Child proofing windows and stairs

Every year thousands if children are injured in house hold accidents involving falls. There are ways to help mitigate some of the hazard present in your home. Stairways are of major concern. A serious fall down stair cannot only lead to injury but quite likely death. One of the simplest and most effective methods to protect children from such a fal is the use of a safety gate. A safety gate is a portable temporary gate that is installs at the door way of a staircase that is locked in such a way that children cannot open it thus restricting their access to the hazard. Properly installed hand rails are also an effective safety measure. Be certain that the hand rail is not lower than 34 inches but no taller than 38 inches. The distance between the vertical rails should not allow a 4 inch sphere to pass between them. Another cause of serious falls is children’s access to open windows. The simplest and most direct solution is to be certain that there is no furniture or other objects that a child can climb onto to access an open window. There are also commercial locks and guards available to limit access to a window

The home was built in 1930 and had insulation added sometime over it’s life. The insulation has settled to below the top of the joists and has compacted. There are no baffles installed at soffit vents and some vents were blocked by the blown in insulation. Attic hatch door was not insulated and caulk needs to be applied to penetrations under the insulation.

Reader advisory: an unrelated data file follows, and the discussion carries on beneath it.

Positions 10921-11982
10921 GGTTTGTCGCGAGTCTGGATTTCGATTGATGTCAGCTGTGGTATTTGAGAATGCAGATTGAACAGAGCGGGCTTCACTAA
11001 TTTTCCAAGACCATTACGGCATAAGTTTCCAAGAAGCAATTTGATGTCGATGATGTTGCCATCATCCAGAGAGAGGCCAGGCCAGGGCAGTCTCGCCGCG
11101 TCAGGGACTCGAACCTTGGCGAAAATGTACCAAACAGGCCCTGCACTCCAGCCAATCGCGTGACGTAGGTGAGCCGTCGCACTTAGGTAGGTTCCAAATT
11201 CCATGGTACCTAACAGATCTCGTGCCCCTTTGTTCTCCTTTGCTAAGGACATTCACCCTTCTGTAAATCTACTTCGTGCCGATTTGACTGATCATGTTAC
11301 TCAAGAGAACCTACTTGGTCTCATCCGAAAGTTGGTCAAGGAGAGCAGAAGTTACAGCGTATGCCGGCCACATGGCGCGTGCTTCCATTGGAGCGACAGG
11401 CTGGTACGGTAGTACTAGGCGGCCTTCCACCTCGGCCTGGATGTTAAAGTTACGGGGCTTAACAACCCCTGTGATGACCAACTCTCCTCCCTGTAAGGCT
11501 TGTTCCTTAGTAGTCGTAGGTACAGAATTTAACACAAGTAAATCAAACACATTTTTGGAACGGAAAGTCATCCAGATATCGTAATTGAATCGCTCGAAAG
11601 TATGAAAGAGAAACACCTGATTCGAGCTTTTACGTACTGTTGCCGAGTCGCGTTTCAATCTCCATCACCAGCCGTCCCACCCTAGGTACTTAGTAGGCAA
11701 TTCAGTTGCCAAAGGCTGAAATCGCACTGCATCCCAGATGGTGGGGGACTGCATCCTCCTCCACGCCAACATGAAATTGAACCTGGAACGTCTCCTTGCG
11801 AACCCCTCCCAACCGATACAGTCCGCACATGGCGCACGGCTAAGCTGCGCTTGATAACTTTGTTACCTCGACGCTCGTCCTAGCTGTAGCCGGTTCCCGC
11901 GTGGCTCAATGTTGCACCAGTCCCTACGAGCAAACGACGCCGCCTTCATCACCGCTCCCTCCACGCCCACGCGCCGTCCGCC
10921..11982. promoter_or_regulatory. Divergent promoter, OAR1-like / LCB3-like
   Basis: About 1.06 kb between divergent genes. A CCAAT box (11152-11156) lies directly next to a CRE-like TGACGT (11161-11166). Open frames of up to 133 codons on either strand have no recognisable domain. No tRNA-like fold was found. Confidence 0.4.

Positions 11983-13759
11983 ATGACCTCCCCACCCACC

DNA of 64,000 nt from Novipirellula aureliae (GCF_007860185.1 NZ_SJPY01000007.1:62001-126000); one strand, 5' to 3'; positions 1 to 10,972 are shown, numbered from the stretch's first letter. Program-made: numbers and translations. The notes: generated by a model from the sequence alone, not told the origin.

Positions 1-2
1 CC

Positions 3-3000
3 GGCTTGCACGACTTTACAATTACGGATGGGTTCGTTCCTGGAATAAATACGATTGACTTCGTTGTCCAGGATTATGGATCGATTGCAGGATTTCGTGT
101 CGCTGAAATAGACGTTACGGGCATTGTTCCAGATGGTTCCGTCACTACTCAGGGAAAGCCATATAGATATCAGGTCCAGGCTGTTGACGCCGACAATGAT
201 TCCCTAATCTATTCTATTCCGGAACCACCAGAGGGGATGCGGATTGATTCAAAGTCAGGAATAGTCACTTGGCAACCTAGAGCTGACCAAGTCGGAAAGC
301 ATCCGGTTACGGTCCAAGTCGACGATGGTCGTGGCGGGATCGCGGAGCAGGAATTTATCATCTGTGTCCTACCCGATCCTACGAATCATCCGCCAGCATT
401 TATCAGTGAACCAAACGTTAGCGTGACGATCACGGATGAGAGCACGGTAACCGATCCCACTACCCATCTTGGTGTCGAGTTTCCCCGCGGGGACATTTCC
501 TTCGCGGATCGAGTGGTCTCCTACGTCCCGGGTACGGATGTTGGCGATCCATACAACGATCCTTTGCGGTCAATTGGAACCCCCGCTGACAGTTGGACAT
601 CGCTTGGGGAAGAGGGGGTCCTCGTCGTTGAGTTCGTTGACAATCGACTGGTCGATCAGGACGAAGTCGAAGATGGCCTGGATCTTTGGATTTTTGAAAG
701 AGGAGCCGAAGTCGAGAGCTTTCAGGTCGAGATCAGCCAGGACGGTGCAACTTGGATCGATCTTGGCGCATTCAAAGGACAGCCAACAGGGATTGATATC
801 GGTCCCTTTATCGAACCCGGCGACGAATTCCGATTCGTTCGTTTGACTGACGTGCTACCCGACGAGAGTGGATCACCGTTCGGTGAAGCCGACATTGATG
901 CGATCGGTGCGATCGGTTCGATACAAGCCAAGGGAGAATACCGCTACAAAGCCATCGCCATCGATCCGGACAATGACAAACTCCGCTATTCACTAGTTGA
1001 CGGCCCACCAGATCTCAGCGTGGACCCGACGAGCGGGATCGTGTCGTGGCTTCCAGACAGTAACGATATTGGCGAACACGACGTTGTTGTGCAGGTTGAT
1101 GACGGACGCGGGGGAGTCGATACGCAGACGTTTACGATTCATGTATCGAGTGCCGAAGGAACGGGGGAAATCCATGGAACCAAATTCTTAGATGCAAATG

little insulation.jpg
This picture illustrates too little insulation in the attic. The ceiling rafters are 2x4, making this approximately 1-2 inches of insulation. In addition, knob-and-tube wiring ran through the attic. The installation of additional insulation was not recommended until the wiring had been evaluated by a qualified electrician.

10 Easy Ways to Save Money and Energy is a helpful consumer-oriented article. It is a good introduction to get clients thinking in a more energy-conscious manner. It would be a good “leave behind” article following an inspection.

Bathroom Ventilation Ducts and Fans provides helpful suggestions for the reader concerning fans, defects associated with fans, the ubiquitous mold issue, and improper ventilation. Appropriate installation techniques are addressed at the end of the article. A good article to recommend to clients considering the installation of a bathroom fan.